British media group Pearson has emerged as the frontrunner in the bidding for the educational publishing arm of Viacom’s Simon & Schuster, while former contender Harcourt General has reportedly called it a day.
According to sources close to the auction, which wraps this Wednesday and is expected to fetch between $4 billion and $5 billion, the other remaining players in this last leg of the highly visible competition are two investment groups — Kohlberg Kravis Roberts and Hicks, Muse, Tate & Furst — and former investment banker Michael Milken.
This list leaves Pearson the only publisher still in the contest. Through its Addison Wesley Longman unit, Pearson already controls a substantial portion of the college market and a sizable share of the K-12 (kindergarten through 12th grade) market.
Sources say the Justice Dept. would not fail to notice a buyout by Pearson of what is considered the “crown jewel” of the S&S publishing empire.
“It all depends on how they look at it,” said one close observer. “Do they look at the educational market as a whole or focus on individual disciplines within it?”
Pearson, which has been named as a bidder ever since Viacom chief Sumner Redstone confirmed there would be an S&S sale (Daily Variety, Jan. 15), admitted Monday that it was “considering the opportunities arising from Viacom Inc.’s planned disposal.”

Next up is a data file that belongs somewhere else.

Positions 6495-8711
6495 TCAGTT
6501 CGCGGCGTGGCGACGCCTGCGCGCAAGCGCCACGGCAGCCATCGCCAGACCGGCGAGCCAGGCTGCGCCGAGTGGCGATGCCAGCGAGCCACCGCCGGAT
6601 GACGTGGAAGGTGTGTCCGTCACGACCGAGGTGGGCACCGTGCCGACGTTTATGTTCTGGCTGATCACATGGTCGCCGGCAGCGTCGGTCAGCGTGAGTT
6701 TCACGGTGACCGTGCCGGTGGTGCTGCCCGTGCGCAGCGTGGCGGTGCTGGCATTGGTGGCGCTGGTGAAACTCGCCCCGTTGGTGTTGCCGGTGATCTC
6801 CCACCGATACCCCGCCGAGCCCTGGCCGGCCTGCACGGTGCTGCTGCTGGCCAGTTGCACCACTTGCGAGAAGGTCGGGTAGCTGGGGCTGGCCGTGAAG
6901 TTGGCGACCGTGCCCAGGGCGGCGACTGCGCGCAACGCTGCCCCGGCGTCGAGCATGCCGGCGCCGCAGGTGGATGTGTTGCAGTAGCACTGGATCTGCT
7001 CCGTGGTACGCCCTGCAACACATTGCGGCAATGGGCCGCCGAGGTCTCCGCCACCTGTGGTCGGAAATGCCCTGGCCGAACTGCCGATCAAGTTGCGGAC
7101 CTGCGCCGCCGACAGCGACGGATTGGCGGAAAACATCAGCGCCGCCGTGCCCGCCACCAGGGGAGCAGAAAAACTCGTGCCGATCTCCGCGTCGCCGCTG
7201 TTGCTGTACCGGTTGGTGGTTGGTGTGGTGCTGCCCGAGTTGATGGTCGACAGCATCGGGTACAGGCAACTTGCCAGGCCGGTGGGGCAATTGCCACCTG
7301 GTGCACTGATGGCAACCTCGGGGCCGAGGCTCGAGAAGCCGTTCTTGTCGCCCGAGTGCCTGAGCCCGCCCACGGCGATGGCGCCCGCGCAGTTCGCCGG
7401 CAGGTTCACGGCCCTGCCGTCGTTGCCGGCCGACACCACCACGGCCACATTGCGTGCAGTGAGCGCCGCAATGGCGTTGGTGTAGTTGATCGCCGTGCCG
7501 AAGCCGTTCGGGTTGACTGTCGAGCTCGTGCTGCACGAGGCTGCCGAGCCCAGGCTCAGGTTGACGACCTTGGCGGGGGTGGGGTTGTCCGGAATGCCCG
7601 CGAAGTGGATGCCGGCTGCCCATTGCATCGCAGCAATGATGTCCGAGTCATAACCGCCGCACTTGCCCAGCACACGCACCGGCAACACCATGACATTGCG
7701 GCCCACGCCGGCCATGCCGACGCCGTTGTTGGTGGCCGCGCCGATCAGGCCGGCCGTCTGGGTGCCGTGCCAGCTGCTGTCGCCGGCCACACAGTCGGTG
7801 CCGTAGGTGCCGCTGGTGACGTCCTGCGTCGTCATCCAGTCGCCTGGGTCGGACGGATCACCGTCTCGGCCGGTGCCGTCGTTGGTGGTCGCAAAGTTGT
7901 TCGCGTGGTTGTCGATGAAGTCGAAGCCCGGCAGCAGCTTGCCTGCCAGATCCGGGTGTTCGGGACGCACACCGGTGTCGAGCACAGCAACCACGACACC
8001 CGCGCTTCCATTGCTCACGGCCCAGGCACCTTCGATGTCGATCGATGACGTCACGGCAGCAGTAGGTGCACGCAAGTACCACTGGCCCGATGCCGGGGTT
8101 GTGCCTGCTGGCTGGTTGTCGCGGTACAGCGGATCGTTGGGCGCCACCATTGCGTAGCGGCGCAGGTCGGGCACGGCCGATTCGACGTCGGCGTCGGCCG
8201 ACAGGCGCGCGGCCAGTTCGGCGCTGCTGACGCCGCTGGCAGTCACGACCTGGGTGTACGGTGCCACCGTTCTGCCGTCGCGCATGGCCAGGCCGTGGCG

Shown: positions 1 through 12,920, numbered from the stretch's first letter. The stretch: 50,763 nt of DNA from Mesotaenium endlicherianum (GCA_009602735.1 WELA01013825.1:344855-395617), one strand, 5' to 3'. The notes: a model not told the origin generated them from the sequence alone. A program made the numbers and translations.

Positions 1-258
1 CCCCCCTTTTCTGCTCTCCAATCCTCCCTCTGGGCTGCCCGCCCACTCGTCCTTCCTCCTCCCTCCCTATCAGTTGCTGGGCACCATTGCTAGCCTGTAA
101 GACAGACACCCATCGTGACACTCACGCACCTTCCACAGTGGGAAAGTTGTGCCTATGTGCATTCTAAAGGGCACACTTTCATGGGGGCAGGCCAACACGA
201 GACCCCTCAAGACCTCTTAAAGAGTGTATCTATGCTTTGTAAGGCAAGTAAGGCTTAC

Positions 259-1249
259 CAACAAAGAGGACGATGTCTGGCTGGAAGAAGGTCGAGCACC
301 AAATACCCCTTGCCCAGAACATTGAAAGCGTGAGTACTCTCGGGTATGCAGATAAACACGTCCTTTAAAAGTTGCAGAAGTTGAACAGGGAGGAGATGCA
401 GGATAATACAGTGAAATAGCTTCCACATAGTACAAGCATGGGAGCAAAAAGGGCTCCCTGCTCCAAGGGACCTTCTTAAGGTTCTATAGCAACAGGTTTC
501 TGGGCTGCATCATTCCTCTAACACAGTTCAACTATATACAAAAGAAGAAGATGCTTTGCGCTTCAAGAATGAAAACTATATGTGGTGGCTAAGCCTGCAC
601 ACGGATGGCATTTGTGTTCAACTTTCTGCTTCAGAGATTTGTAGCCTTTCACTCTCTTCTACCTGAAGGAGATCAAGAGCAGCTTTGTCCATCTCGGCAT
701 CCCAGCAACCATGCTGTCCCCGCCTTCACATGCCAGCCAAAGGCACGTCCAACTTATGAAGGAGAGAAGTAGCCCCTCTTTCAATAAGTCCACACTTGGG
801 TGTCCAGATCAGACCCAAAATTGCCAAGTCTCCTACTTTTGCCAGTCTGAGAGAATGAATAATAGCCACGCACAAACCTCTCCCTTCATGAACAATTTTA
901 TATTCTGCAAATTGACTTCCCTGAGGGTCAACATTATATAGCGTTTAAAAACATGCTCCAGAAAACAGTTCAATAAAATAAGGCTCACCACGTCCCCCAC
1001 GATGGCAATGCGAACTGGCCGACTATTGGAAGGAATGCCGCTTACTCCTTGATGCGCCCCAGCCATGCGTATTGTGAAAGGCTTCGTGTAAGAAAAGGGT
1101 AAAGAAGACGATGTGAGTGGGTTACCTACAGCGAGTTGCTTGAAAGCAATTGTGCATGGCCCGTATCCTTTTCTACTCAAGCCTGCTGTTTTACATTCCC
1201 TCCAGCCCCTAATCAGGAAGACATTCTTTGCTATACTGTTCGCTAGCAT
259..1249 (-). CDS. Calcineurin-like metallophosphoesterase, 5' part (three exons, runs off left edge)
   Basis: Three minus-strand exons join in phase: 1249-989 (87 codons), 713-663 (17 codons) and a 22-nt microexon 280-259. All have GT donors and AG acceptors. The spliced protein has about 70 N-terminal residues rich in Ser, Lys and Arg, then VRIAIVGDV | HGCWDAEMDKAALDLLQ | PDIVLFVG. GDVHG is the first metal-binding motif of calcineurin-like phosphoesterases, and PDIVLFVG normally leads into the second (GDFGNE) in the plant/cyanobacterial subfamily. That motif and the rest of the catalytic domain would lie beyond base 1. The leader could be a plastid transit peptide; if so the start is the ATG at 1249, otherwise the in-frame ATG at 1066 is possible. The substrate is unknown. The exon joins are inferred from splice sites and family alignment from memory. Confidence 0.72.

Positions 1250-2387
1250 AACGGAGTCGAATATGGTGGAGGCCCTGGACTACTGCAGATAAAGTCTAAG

But the only real surprise since Redstone’s confirmation has been the surfacing of deposed junk-bond king Michael Milken, who, according to reports, may go after all of S&S and not just that which is formally on the auction block.
Milken is expected to make his final bid through Los Angeles-based Knowledge Universe — also backed by Oracle Corp. chairman Lawrence Ellison and other high-profile investors — which plans to develop all sorts of children’s media.
Although the deadline is just hours away, a source close to the publisher said the actual winning bid may not be identified immediately.
“We’re probably talking days instead of weeks,” he said, stressing that Viacom would be trying only to identify the right bid — through all the attendant legalese — and not playing coy by withholding it.